the "locally_linked" variable if the browser does not send any URL at all: this occurs when
the visitor accesses your site using a browser or a proxy that suppresses the referring URL.
The web server then checks if the file requested has an extension in the list given above (gif, png, jpg and jpeg). If so, and the "locally_linked" variable is set, it will send the image. Otherwise it an error will be sent.
After you create the
.htaccess file, if some other site tries to link to your
image from their site, they will find that the image will not display on their
site. On the other hand, your images should generally load fine on pages on your site.
Like the PHP solution, this method relies on the HTTP_REFERER variable (the variable that contains information about the referring page) being properly sent by the visitor's browser. A number of modern browsers as well as some of the anonymous surfing proxies and personal firewalls allow the user to change this header. These browsers or proxies will thus either transmit HTTP_REFERER headers that have some user-specified value or not bother to transmit them at all. There are also buggy browsers around that unpredictably transmit the wrong HTTP_REFERER header on occasion.
When this occurs your visitor will either not view the image even when he is on your site (which means that your own page will have broken link images), or he may be able to view your images even when it is displayed on the copyright infringing thief's site.
Hopefully the percentage of people who encounter this is small, but you have to be aware that these situations do occur.
Besides the issue of paying for some other websites' traffic when a bandwidth thief links to the images on your website, there is also the issue of copyright infringement. When someone uses your proprietary images in order to decorate their pages, that person has actually infringed on your copyright. (You can read more about copyright matters from my article on Copyright Issues Relevant to Webmasters.)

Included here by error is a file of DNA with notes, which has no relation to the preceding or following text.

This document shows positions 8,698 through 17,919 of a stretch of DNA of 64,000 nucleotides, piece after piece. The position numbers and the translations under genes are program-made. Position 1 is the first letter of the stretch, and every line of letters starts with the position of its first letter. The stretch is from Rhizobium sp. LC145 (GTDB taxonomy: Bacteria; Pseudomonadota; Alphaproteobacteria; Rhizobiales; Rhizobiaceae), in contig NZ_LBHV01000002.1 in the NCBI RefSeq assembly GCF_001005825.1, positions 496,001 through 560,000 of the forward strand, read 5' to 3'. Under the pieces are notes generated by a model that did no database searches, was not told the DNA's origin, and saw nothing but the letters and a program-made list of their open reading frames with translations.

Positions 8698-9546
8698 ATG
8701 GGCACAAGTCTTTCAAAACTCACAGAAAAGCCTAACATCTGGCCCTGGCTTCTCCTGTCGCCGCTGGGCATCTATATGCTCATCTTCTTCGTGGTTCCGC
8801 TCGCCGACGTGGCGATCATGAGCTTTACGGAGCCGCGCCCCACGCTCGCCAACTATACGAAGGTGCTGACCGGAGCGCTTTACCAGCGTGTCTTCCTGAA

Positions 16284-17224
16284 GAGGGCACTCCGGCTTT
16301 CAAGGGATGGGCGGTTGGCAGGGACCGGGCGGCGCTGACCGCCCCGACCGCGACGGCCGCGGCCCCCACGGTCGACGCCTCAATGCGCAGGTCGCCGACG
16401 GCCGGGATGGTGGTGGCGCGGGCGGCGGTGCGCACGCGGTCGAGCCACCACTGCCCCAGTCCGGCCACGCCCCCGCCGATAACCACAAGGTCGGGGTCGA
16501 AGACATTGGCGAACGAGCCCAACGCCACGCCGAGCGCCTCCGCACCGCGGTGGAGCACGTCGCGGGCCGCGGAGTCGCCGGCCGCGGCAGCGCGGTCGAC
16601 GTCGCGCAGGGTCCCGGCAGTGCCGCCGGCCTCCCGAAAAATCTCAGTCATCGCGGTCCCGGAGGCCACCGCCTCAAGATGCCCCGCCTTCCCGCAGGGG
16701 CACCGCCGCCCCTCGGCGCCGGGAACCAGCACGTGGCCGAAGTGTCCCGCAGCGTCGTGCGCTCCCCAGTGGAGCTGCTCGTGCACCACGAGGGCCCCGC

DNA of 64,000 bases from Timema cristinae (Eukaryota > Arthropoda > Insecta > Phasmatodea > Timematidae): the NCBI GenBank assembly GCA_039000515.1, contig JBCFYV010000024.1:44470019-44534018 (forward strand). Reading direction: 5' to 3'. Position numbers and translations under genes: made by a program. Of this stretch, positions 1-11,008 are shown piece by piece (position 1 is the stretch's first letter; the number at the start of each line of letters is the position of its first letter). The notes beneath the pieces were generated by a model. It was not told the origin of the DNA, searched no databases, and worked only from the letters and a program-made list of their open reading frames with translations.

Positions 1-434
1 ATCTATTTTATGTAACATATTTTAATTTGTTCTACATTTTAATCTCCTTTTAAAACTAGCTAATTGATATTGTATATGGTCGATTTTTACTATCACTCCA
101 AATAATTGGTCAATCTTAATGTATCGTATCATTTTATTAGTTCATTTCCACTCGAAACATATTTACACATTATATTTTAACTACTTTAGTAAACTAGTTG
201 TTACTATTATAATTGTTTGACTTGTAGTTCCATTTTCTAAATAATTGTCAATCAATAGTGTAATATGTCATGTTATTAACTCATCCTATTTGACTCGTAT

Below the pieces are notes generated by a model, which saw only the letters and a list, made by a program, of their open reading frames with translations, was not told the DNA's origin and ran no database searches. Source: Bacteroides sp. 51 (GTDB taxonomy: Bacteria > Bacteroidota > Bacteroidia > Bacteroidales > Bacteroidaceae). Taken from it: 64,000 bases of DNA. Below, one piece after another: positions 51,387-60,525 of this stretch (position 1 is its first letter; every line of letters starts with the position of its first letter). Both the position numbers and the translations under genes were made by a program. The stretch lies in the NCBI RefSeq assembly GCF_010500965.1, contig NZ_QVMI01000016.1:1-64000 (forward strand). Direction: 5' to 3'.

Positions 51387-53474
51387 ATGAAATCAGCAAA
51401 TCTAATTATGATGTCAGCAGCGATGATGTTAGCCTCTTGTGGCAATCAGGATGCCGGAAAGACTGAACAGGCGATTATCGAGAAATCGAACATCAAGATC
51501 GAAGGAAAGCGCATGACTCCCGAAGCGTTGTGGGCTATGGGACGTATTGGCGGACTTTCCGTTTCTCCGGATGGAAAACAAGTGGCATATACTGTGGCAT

In addition to using the
.htaccess file to protect your images, you may
also want to send the offending webmaster an email and/or a letter explaining
that he/she is violating your copyright and asking him/her to stop the
infringing practice. Sometimes that simple message is sufficient to solve the problem.
If that does not work, you can always inform his/her web host of the copyright infringement. Reputable hosts are often very careful about hosting sites which infringe copyright. You will have to furnish proof, of course. If that does not work, you can try complaining to the upstream bandwidth provider. And finally, of course, you can get a lawyer.
I mention the above because sometimes, in the search for a solution to protect their bandwidth, people forget that they have rights that they can legally enforce through other means as well. I suppose this problem of overlooking alternative solutions applies particularly to the more technically savvy people, who tend to look for a software solution to everything even when there might be a simpler approach.
This article can be found at http://www.thesitewizard.com/archive/bandwidththeft.shtml
Do you find this article useful? You can learn of new articles and scripts that are published on thesitewizard.com by subscribing to the RSS feed. Simply point your RSS feed reader or a browser that supports RSS feeds at http://www.thesitewizard.com/thesitewizard.xml. You can read more about how to subscribe to RSS site feeds from my RSS FAQ.
This article is copyrighted. Please do not reproduce this article in whole or part, in any form, without obtaining my written permission.
It will appear on your page as: